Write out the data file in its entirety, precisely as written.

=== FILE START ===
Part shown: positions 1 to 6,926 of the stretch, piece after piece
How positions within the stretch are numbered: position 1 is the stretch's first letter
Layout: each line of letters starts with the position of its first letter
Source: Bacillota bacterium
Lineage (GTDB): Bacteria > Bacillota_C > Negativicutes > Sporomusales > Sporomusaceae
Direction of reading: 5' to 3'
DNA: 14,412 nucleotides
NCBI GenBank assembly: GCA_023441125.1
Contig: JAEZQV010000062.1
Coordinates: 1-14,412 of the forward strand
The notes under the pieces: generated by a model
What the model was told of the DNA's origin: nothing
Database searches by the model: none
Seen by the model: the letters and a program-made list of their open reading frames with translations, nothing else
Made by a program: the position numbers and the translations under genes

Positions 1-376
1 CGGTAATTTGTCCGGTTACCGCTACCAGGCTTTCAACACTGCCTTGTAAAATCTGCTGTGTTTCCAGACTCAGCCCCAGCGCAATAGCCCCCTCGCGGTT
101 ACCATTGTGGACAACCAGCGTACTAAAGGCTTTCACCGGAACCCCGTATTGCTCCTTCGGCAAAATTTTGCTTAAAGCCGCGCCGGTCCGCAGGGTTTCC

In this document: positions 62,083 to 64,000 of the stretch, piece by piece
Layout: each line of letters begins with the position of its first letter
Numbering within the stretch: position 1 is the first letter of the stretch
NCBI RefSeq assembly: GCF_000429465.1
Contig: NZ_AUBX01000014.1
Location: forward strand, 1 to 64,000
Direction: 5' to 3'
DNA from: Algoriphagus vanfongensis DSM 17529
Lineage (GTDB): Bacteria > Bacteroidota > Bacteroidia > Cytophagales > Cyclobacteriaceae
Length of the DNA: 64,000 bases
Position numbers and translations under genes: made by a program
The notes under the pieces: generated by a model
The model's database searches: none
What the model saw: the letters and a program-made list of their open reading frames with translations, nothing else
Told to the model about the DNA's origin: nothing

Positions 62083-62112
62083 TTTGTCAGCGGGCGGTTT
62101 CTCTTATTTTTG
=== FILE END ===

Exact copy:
Part shown: positions 1 to 6,926 of the stretch, piece after piece
How positions within the stretch are numbered: position 1 is the stretch's first letter
Layout: each line of letters starts with the position of its first letter
Source: Bacillota bacterium
Lineage (GTDB): Bacteria > Bacillota_C > Negativicutes > Sporomusales > Sporomusaceae
Direction of reading: 5' to 3'
DNA: 14,412 nucleotides
NCBI GenBank assembly: GCA_023441125.1
Contig: JAEZQV010000062.1
Coordinates: 1-14,412 of the forward strand
The notes under the pieces: generated by a model
What the model was told of the DNA's origin: nothing
Database searches by the model: none
Seen by the model: the letters and a program-made list of their open reading frames with translations, nothing else
Made by a program: the position numbers and the translations under genes

Positions 1-376
1 CGGTAATTTGTCCGGTTACCGCTACCAGGCTTTCAACACTGCCTTGTAAAATCTGCTGTGTTTCCAGACTCAGCCCCAGCGCAATAGCCCCCTCGCGGTT
101 ACCATTGTGGACAACCAGCGTACTAAAGGCTTTCACCGGAACCCCGTATTGCTCCTTCGGCAAAATTTTGCTTAAAGCCGCGCCGGTCCGCAGGGTTTCC

In this document: positions 62,083 to 64,000 of the stretch, piece by piece
Layout: each line of letters begins with the position of its first letter
Numbering within the stretch: position 1 is the first letter of the stretch
NCBI RefSeq assembly: GCF_000429465.1
Contig: NZ_AUBX01000014.1
Location: forward strand, 1 to 64,000
Direction: 5' to 3'
DNA from: Algoriphagus vanfongensis DSM 17529
Lineage (GTDB): Bacteria > Bacteroidota > Bacteroidia > Cytophagales > Cyclobacteriaceae
Length of the DNA: 64,000 bases
Position numbers and translations under genes: made by a program
The notes under the pieces: generated by a model
The model's database searches: none
What the model saw: the letters and a program-made list of their open reading frames with translations, nothing else
Told to the model about the DNA's origin: nothing

Positions 62083-62112
62083 TTTGTCAGCGGGCGGTTT
62101 CTCTTATTTTTG